In a Senate Armed Services Committee hearing today, U.S. Senator Joe Manchin (D-W.Va.) questioned General John R. Allen, Commander of the International Security Assistance Force and Commander of U.S. Forces Afghanistan; and the Honorable James N. Miller, Jr., Acting Under Secretary of Defense for Policy about the United States' continued presence in Afghanistan and the long-term sustainability of the Afghan security forces. Senator Manchin has repeatedly expressed his reservations about the U.S. mission in Afghanistan, and his strong view that America's resources should be focused on rebuilding America.
"I've always said we should really be here rebuilding America," Senator Manchin said. "We have so many needs here in our country rather than the money we're spending in Afghanistan. And I have been there -- I've had the honor of going twice -- once as a Governor, to thank our Guards people for the jobs that they do, and then back as a Senator.
"Sir, I did not see an improvement over the five-year lapse I saw deterioration. So I came to some of the conclusions because of what I experienced. But I will say this: I did not see things getting better despite the best efforts that we've put forward."
Senator Manchin expressed his deep concerns that our Afghan allies killed more U.S. troops last month than either the Taliban or al-Qaeda. The Wartime Commission on Contracting on Iraq and Afghanistan estimates that waste and fraud average about 12 million dollars every day for the past ten years, or about $4.4 billion per year for the past 10 years.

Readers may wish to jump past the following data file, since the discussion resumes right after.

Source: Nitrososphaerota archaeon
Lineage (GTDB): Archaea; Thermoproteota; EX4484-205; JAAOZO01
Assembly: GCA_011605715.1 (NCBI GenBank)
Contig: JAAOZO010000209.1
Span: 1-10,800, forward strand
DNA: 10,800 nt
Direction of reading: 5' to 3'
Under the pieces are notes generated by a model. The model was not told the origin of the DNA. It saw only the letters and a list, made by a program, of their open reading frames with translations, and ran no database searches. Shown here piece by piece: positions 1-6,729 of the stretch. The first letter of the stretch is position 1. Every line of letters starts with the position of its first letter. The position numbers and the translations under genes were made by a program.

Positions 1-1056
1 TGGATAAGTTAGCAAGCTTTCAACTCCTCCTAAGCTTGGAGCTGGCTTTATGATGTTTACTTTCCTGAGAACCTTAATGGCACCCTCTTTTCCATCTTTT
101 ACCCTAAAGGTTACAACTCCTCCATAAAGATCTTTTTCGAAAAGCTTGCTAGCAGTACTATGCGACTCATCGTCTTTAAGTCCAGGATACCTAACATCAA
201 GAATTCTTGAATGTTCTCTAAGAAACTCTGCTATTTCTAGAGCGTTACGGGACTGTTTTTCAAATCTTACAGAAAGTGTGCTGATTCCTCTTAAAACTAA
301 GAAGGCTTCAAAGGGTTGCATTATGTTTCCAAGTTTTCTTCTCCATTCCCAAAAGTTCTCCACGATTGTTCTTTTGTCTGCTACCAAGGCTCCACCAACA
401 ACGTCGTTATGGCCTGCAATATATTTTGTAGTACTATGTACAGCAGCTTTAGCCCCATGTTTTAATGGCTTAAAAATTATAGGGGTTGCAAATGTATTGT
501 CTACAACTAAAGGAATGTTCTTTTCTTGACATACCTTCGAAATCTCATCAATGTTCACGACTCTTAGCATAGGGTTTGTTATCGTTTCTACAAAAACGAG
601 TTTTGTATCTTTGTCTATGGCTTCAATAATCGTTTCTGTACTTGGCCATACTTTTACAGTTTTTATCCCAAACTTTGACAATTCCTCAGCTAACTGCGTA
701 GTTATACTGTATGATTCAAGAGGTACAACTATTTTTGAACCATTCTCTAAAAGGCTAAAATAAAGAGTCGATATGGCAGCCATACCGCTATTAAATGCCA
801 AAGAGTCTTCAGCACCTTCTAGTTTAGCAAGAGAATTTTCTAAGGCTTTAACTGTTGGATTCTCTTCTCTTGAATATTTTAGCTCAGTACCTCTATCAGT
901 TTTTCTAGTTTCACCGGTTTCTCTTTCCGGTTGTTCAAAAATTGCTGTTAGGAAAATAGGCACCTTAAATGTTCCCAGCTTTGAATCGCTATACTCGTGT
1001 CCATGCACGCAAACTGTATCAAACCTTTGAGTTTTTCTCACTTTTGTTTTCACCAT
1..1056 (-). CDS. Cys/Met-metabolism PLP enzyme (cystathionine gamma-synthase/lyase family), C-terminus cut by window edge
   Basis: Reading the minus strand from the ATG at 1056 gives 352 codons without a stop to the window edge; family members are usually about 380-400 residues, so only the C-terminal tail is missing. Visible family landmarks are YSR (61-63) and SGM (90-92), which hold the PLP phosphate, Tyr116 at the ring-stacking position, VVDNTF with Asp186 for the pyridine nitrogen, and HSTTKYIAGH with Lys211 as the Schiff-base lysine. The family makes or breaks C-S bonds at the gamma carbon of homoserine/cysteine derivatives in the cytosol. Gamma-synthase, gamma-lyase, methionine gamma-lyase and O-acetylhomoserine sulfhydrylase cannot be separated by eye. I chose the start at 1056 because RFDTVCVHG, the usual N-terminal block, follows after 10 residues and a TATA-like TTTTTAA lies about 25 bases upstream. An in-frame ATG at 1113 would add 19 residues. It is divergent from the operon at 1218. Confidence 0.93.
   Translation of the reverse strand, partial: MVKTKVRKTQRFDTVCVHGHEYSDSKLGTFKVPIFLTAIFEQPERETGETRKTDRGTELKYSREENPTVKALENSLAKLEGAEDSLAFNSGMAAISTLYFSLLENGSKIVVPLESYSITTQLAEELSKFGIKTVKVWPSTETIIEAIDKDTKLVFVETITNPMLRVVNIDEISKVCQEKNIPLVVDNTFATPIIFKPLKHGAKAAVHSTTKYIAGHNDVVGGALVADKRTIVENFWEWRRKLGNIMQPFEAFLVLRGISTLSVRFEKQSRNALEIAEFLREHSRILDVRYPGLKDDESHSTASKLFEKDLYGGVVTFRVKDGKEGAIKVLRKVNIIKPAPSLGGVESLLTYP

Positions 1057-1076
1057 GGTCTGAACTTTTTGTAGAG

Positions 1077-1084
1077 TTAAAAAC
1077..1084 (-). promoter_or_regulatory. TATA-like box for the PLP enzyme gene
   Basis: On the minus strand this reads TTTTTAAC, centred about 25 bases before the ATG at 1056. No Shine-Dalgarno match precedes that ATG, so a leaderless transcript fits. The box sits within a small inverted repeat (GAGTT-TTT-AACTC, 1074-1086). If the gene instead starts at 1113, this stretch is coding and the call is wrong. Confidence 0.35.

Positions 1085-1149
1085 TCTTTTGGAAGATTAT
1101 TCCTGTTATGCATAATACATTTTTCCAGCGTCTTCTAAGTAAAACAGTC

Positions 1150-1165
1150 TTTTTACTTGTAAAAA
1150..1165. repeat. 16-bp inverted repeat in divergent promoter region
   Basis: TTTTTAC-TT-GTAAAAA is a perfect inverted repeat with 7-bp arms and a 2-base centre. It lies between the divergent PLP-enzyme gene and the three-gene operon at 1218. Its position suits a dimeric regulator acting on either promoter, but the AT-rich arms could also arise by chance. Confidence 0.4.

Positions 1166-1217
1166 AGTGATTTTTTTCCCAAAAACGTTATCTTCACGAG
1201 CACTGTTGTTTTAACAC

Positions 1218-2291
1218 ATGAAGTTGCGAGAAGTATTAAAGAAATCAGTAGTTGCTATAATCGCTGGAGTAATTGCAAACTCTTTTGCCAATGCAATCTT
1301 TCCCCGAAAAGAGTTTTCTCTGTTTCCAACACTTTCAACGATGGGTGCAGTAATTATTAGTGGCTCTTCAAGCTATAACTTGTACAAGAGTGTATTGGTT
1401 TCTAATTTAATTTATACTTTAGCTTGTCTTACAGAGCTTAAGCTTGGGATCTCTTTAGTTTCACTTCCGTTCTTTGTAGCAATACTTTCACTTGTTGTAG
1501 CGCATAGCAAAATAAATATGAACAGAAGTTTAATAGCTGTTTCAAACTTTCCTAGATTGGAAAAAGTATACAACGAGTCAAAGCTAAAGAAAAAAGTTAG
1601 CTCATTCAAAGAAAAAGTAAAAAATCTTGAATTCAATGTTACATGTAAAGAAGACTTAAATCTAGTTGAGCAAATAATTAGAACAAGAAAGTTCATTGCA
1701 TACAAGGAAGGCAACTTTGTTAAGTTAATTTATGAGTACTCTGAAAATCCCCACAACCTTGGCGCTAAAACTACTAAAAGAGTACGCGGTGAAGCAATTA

"That would go a long way in West Virginia, I can assure you," Senator Manchin said. "We've given $85 billion to rebuild Afghanistan. Many of these projects are not sustainable."
Senator Manchin questioned whether or not the Afghan Security Forces would be able to sustain themselves once America leaves the region, especially because Afghans remain dependent on the American military for transportation, intelligence and logistics.
"The Afghan people know war and have had their military rebuilt by multiple foreign powers. According to a recent Rand report sponsored by the Army, the Soviet goal was 315,000 -- to build their Afghan troops to 315,000 -- they never got there because the Afghan military was plagued with corruption, illiteracy and desertion. Those are the very same problems that I understand we are facing now.
"Our goal has been stated as to build the Afghan security forces to 352,000 by October of this year so my question would be as the Afghan Army built in the 1980s did not last, what is your assessment of how long our Afghan Army will endure that we are trying to build now and will they be able to secure their country without our help once we leave?"
Under Secretary Miller replied that "There is no question that growing this force and then sustaining it as a quality force is going to be a continued challenge."
In addition, Senator Manchin raised his concern that China is the only country extracting any resources from Afghanistan -- but the Chinese don't have a boot on the ground or a dollar invested there.
"And I know that they're expecting us to give them the protection that they're needing and the infrastructure for them to extract that mineral that their country will profit by. That's just beyond my comprehension," Senator Manchin said. "That we could be doing that there when we should be taking care of America."
Video of the hearing is available here: http://www.c-spanvideo.org/program/AfghanistanWar4
Senator Manchin begins his questions at about the 2 hour, 29 minute mark.